Thursday, June 29, 2006

Thank You Notes

I was brought up to write thank you notes. As a child, I would dutifully write them to grandparents and my mother's friends under her watchful eye. I didn't love writing them then, but I did it, and they didn't seem to induce as much guilt in me then as they do now in my adult life.

These days I find it incredibly difficult to write thank you notes now that I don't have my mother always bringing me pen, paper, and stamp. I've read the suggestions in the living magazines (always have cute stationary on hand in order to inspire, set up a writing station at one's desk with all needed supplies, etc.), and I've tried them, but in the end, they still don't work for me.

I know I need to write them, but even with all the pieces in place, somehow I still get stuck. It's hard to be a grown up, and when I have to write the thank you note on my own without the help of a parent, it seems I can't do it.

I fret, toss and turn at night, and beat myself up over and over again, but I still find it hard to put pen to paper and thank someone for their thoughtful gift or kind words. There's too much to think about...Is it wrong to start a thank you note with the words "thank you?" My mother always told me so. Is my handwriting too childish looking? I think so. Where are those stamps? Certainly not here where I want them to be.

It's not that I don't appreciate the gifts and thoughts that people bestow on me. Quite the contrary, I am extremely grateful. But somehow, when it comes to thanking people for them, my inner grown up refuses to come out and help me. Let's hope she comes out of hiding soon. I'm sure my great aunt does.

Thursday, June 22, 2006


As of 12:30 p.m. today, middle school is now only an increasingly distant memory. Thank the good lord above.

Monday, June 19, 2006

In search of the photobooth

My sister recently got married in San Francisco. It was a lovely wedding for multiple reasons, but by far the most fun part of the wedding involved a photobooth and some well chosen props. Not surprisingly, as the night went on and the alcohol continued to flow, the photobooth became more and more popular. Some boas, oversized sunglasses, and fake teeth made the picture complete as they say, and a very fun time was had by all.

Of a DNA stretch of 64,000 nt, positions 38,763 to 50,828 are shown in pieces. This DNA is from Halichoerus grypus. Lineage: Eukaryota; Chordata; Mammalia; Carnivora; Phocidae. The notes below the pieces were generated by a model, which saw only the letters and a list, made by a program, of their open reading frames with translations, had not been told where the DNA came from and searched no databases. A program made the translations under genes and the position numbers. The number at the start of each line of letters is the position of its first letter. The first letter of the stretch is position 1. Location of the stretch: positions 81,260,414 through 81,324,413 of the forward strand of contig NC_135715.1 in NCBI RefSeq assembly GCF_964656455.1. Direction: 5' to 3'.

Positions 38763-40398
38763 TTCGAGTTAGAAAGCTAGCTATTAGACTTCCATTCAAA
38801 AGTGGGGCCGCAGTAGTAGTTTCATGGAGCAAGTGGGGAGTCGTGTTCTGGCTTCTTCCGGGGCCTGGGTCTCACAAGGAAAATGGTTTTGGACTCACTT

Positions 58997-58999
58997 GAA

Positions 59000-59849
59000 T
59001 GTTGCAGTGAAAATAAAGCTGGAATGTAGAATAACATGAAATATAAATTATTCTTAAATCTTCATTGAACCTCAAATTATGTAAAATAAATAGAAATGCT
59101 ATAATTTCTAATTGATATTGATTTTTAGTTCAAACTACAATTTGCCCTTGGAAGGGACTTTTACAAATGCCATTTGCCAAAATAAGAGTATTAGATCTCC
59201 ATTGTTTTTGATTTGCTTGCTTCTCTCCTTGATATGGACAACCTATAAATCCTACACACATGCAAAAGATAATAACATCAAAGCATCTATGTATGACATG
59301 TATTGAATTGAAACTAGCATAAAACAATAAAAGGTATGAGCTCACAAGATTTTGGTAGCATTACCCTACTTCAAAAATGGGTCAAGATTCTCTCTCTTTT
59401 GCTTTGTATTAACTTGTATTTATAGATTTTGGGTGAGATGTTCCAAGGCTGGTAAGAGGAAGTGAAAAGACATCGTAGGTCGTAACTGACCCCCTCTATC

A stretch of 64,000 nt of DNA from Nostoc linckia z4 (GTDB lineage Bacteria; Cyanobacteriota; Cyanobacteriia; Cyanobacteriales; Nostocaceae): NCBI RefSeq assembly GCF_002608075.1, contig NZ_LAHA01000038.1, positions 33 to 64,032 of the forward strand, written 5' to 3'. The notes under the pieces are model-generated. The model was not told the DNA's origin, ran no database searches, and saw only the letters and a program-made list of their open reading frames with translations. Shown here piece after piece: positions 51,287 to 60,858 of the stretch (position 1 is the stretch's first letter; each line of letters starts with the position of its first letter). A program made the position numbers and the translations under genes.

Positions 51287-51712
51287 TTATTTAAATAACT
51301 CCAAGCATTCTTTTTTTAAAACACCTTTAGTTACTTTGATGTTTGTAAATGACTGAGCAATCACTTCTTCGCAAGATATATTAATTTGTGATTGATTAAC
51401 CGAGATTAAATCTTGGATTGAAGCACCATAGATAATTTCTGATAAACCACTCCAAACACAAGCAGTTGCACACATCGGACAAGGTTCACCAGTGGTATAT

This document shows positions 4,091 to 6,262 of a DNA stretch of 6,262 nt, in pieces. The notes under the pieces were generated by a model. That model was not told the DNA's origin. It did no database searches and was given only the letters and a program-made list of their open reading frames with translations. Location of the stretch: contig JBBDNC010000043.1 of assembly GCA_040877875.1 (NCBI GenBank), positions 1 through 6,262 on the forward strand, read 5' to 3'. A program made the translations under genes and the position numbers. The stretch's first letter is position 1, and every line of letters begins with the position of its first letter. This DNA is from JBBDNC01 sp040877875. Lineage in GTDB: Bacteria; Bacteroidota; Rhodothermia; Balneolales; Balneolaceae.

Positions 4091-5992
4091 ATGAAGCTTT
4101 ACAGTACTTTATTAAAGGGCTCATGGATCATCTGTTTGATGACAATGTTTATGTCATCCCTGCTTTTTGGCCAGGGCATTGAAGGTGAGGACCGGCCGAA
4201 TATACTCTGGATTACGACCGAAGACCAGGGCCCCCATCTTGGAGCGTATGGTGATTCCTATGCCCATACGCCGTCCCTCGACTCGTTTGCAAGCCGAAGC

This photobooth success got me thinking about where and how I might recreate the photobooth experience here in Boston. When I lived in San Francisco, I was able to find a few bars that housed photobooths for public use. Some were true old fashioned original black and white photobooths, and some were more modern polaroid photobooths, but they all were fun and cool. And even though they were different, the commonality was that they were available for use!

I've done some searching here, and I've yet to be able to find a bar or restaurant with a photobooth. There used to be one at Diesel cafe, but I think it got lost in their semi-recent expansion. I've seen a few sticker booths at local malls, but somehow that doesn't quite seem the same to me. A photo is solemn, fun, poignant, and romantic all at once. There's something about a picture (especially a black and white one), that perfectly captures a mood, a place--more so than a sticker is ever able to do.

So Bostonians, can you find me a photobooth here?